Before leaving for this week’s recess, the House made significant progress on the Fiscal Year 2013 appropriations bills. Last week the House passed the Energy and Water, Homeland Security and Legislative Branch bills. The three bills would fund the budgets of a wide range of agencies, including the Department of Energy, the Army Corps of Engineers, the Department of Homeland Security, and Congressional offices.
Also last week, House subcommittees completed work on the Agriculture, Financial Services-General Government, and Transportation-HUD bills.
This week the focus will turn to the Senate, where subcommittees are scheduled to consider the Labor-Health and Human Services and Financial Services bills. The defense subcommittee is also scheduled to hold a hearing on the Department of Defense budget request. The full Senate has yet to consider any of the FY 2013 bills.
While individual bills continue to move forward on the House floor and in Senate committees, the two chambers have yet to reach final agreement on a single one of the 12 bills necessary to fund the government for the fiscal year that begins Oct. 1.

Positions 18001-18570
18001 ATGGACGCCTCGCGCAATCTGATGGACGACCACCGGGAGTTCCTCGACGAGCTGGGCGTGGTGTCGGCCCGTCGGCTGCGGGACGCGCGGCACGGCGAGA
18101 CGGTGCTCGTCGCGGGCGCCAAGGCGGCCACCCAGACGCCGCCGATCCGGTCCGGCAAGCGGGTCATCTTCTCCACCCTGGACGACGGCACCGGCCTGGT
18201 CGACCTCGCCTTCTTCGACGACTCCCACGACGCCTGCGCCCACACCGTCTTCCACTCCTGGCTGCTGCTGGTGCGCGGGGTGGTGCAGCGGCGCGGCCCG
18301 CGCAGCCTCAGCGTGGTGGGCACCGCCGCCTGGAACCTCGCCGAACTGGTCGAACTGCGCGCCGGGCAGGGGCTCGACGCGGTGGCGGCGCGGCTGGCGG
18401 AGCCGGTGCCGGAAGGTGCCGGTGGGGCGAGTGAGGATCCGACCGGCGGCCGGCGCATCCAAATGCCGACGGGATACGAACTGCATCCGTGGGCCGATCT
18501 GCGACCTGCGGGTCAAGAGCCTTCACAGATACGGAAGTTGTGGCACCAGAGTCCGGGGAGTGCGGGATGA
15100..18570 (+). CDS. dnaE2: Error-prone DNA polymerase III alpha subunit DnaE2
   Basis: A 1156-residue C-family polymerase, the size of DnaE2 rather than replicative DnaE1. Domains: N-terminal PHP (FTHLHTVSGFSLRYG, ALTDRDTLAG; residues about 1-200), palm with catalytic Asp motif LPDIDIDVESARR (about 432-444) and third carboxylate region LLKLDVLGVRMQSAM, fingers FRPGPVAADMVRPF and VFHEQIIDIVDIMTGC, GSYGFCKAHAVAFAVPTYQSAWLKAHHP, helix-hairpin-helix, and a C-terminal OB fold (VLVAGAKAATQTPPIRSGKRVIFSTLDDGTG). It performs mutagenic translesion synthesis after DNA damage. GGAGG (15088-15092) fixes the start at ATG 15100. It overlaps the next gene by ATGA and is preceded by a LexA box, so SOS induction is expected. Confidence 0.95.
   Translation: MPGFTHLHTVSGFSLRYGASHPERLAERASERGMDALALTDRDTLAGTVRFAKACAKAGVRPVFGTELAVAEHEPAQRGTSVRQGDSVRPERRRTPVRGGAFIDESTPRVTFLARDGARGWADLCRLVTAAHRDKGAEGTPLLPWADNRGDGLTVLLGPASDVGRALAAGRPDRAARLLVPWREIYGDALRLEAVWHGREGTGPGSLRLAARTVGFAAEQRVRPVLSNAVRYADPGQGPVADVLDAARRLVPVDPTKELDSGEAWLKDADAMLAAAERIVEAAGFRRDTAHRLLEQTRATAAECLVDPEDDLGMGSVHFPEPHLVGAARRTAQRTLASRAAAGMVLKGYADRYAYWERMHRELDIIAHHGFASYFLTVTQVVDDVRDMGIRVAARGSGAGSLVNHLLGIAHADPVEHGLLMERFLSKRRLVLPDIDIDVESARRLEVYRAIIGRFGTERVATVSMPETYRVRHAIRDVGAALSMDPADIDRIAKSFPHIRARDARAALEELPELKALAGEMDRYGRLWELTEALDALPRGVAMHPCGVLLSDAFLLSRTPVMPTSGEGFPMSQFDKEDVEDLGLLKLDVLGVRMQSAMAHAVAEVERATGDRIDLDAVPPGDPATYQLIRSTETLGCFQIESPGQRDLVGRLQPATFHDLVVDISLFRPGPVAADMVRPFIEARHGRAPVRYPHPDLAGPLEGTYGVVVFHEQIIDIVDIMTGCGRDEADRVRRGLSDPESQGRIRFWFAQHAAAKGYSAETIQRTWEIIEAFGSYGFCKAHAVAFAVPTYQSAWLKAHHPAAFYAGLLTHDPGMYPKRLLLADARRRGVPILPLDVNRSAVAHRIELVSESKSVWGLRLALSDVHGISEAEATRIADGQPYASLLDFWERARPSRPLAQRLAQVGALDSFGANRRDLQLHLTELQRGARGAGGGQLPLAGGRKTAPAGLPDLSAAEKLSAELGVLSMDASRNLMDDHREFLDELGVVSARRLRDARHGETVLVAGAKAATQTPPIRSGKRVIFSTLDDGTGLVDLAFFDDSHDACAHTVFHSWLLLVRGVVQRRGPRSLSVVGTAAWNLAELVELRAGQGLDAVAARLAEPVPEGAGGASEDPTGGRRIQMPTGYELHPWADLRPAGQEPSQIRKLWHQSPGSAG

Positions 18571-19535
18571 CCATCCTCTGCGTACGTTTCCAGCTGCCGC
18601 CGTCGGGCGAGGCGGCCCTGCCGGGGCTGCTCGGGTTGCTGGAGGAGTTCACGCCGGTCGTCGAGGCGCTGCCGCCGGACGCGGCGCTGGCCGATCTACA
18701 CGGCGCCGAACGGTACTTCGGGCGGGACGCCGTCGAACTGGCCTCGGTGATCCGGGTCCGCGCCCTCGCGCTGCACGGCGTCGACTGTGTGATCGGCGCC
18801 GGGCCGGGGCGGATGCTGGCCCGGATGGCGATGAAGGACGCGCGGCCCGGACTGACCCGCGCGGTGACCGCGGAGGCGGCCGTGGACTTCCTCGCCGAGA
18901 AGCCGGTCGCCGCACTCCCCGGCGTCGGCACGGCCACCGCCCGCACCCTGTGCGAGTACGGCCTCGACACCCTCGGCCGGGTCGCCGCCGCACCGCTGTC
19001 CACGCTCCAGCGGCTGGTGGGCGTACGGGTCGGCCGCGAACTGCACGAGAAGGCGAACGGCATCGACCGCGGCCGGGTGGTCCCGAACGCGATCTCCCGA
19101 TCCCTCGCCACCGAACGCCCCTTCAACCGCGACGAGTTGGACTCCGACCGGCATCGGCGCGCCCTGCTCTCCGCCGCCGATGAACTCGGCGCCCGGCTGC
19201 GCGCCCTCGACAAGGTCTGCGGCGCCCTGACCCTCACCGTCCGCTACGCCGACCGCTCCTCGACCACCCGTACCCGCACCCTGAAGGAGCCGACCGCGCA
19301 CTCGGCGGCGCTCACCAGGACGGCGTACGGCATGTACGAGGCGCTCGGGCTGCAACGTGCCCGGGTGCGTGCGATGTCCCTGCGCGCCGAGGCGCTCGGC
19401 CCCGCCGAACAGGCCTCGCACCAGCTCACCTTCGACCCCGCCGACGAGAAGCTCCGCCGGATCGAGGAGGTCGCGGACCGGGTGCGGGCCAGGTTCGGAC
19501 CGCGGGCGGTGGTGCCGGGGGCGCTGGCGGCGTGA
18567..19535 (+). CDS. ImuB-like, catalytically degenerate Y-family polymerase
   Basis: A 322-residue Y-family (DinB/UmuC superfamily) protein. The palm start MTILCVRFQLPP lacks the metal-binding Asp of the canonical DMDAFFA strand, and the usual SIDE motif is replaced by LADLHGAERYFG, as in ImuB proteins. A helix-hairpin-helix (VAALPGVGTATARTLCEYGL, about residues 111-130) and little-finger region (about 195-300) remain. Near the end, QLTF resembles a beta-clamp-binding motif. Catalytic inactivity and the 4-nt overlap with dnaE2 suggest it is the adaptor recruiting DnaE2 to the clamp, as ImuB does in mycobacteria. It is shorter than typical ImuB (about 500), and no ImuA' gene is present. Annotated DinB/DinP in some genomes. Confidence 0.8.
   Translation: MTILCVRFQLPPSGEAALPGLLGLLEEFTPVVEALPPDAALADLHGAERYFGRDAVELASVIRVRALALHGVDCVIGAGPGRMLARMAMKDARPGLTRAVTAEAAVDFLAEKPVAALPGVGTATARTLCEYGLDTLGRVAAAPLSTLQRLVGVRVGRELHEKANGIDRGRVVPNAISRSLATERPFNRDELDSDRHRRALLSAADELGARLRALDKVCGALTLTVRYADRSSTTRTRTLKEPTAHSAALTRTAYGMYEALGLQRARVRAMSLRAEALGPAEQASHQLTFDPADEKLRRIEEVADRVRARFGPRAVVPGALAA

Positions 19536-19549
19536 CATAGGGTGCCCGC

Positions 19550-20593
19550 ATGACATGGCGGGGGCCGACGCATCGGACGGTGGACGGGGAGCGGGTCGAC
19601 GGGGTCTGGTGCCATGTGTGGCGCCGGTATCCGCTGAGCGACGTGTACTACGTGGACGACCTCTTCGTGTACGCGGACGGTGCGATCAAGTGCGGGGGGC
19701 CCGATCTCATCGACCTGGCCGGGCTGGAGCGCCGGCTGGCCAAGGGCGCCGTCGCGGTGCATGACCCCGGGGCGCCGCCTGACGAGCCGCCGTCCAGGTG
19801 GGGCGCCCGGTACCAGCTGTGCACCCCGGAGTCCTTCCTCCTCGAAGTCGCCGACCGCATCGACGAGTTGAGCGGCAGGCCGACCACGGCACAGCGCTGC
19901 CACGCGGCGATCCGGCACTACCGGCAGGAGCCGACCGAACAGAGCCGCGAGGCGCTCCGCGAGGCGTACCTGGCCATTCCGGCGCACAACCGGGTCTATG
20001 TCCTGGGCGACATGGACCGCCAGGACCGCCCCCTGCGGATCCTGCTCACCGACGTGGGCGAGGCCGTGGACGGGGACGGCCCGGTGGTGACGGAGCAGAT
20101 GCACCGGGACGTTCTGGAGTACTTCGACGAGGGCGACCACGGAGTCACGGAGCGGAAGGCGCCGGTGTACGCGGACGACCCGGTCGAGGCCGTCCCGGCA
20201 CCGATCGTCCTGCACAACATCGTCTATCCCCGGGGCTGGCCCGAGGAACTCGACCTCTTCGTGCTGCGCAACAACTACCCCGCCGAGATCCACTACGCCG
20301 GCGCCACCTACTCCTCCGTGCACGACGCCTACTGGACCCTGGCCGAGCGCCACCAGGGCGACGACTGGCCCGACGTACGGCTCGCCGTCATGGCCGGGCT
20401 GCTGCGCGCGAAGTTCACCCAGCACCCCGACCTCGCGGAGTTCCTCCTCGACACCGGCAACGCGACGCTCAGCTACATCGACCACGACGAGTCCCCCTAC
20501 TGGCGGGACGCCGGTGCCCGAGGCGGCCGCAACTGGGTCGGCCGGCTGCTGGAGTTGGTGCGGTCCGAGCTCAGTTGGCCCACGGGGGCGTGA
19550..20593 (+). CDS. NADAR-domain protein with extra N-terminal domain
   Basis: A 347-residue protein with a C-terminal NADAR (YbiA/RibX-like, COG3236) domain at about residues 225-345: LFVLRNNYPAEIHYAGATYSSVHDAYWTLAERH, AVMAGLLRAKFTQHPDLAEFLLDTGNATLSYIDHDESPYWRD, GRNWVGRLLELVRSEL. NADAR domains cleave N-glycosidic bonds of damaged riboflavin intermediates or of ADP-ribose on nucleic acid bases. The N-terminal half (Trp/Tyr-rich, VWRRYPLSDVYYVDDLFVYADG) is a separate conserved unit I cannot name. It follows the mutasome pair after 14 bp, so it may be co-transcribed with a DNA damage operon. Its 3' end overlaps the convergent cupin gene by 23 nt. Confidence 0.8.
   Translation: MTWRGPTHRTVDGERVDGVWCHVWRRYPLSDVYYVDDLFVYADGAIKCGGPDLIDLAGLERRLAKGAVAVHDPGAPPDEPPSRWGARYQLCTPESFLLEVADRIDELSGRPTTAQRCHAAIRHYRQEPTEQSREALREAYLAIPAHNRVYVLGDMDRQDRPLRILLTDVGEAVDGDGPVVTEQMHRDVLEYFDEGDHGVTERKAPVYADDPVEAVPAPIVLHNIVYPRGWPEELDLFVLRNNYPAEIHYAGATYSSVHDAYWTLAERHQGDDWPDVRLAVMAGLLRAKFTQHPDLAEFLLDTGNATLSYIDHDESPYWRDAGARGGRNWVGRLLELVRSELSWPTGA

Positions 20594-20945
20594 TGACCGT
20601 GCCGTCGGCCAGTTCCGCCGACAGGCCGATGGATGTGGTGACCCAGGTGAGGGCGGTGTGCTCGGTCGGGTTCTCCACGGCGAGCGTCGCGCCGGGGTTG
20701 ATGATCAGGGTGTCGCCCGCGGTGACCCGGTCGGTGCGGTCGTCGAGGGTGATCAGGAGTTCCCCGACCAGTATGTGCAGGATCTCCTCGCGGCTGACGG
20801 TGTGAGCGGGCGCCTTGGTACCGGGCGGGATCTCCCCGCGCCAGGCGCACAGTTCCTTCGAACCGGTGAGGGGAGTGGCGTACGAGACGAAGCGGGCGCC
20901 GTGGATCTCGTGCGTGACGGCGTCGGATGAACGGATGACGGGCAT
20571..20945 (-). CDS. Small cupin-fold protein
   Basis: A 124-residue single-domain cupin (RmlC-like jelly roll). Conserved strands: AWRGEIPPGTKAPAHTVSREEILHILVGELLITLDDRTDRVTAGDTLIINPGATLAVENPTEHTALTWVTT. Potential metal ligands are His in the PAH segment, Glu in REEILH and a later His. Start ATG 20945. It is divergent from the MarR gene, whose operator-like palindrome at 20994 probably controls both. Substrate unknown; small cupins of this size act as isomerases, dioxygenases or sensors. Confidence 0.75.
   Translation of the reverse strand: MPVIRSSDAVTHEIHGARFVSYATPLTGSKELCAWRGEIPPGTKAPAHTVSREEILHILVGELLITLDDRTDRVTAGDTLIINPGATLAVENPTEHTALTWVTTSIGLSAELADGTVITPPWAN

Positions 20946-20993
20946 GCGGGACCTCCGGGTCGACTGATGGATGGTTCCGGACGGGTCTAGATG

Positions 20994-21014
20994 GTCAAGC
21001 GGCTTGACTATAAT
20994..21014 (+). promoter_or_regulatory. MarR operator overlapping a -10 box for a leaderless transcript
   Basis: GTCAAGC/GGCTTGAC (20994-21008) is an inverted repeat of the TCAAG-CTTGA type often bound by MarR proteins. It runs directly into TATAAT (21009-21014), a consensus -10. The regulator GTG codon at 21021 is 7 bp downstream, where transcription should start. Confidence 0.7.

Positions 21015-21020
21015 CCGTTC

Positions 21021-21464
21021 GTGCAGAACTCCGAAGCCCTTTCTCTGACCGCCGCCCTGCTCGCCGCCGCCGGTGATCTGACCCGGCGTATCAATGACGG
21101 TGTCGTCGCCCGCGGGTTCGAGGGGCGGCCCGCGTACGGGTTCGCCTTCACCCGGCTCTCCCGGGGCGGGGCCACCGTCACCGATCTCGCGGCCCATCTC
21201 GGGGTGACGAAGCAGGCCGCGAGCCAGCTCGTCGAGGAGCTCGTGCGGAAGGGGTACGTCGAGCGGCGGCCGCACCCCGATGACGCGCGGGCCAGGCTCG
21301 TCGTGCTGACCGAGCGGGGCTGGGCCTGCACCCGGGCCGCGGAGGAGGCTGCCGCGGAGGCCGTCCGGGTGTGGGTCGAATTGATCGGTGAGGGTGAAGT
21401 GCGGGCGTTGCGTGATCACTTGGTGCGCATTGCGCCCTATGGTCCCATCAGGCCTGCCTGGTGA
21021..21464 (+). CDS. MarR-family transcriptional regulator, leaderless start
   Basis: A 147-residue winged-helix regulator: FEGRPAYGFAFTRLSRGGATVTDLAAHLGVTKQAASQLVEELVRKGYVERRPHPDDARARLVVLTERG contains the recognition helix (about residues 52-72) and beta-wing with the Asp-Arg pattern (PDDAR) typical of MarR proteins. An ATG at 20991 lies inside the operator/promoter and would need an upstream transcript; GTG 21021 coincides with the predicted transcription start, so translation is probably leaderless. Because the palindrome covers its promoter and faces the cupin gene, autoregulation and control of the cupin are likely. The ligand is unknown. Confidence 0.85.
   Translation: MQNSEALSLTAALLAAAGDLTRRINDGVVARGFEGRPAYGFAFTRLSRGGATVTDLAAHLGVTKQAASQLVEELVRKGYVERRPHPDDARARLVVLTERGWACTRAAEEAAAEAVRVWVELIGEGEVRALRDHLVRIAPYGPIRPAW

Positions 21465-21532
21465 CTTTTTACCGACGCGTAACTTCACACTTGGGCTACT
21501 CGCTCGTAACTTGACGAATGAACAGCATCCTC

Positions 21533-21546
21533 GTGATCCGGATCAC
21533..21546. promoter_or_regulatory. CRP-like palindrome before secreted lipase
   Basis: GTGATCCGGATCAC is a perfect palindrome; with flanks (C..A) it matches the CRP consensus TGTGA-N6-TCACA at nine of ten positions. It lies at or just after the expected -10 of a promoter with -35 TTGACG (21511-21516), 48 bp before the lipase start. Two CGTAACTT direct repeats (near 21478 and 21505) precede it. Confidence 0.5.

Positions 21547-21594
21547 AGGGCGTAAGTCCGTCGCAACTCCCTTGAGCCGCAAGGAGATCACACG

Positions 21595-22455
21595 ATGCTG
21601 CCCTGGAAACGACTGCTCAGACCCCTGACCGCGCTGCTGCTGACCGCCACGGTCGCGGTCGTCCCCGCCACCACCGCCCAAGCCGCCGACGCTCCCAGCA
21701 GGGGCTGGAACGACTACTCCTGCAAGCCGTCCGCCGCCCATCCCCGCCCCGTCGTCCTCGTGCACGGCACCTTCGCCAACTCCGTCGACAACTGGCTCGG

Reaching final agreements that can be signed into law by the President will likely prove difficult because the two chambers are working from different budget allocations that govern discretionary spending.
Senate Democrats and President Obama believe that the bills should comply with the discretionary spending cap in the 2011 Budget Control Act, though the House approved an allocation that is $19 billion below the BCA. If all 12 bills are not passed by the end of September, Congress will need to pass a continuing resolution to avoid a government shutdown.